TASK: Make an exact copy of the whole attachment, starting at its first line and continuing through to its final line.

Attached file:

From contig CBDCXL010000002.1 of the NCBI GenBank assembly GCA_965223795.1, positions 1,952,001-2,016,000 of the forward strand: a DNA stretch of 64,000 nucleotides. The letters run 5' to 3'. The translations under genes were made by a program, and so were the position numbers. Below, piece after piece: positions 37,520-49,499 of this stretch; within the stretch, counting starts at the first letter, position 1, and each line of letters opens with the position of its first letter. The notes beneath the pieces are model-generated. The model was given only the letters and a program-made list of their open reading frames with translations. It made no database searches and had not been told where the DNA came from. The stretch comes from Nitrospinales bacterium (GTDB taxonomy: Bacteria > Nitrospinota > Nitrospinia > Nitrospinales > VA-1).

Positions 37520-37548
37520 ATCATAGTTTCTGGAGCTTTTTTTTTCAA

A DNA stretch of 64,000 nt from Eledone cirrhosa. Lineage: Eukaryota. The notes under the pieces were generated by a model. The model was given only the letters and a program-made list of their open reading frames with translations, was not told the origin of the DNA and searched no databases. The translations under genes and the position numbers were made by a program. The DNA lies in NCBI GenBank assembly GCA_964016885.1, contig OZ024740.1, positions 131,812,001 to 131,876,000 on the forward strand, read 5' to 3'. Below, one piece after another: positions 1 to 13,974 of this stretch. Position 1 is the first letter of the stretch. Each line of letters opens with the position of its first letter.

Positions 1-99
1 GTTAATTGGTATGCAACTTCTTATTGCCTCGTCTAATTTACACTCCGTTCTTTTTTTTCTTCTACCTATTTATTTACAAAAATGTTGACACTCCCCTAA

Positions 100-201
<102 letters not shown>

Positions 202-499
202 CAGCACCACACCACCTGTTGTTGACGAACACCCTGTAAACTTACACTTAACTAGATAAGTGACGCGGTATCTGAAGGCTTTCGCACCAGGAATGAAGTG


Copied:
From contig CBDCXL010000002.1 of the NCBI GenBank assembly GCA_965223795.1, positions 1,952,001-2,016,000 of the forward strand: a DNA stretch of 64,000 nucleotides. The letters run 5' to 3'. The translations under genes were made by a program, and so were the position numbers. Below, piece after piece: positions 37,520-49,499 of this stretch; within the stretch, counting starts at the first letter, position 1, and each line of letters opens with the position of its first letter. The notes beneath the pieces are model-generated. The model was given only the letters and a program-made list of their open reading frames with translations. It made no database searches and had not been told where the DNA came from. The stretch comes from Nitrospinales bacterium (GTDB taxonomy: Bacteria > Nitrospinota > Nitrospinia > Nitrospinales > VA-1).

Positions 37520-37548
37520 ATCATAGTTTCTGGAGCTTTTTTTTTCAA

A DNA stretch of 64,000 nt from Eledone cirrhosa. Lineage: Eukaryota. The notes under the pieces were generated by a model. The model was given only the letters and a program-made list of their open reading frames with translations, was not told the origin of the DNA and searched no databases. The translations under genes and the position numbers were made by a program. The DNA lies in NCBI GenBank assembly GCA_964016885.1, contig OZ024740.1, positions 131,812,001 to 131,876,000 on the forward strand, read 5' to 3'. Below, one piece after another: positions 1 to 13,974 of this stretch. Position 1 is the first letter of the stretch. Each line of letters opens with the position of its first letter.

Positions 1-99
1 GTTAATTGGTATGCAACTTCTTATTGCCTCGTCTAATTTACACTCCGTTCTTTTTTTTCTTCTACCTATTTATTTACAAAAATGTTGACACTCCCCTAA

Positions 100-201
<102 letters not shown>

Positions 202-499
202 CAGCACCACACCACCTGTTGTTGACGAACACCCTGTAAACTTACACTTAACTAGATAAGTGACGCGGTATCTGAAGGCTTTCGCACCAGGAATGAAGTG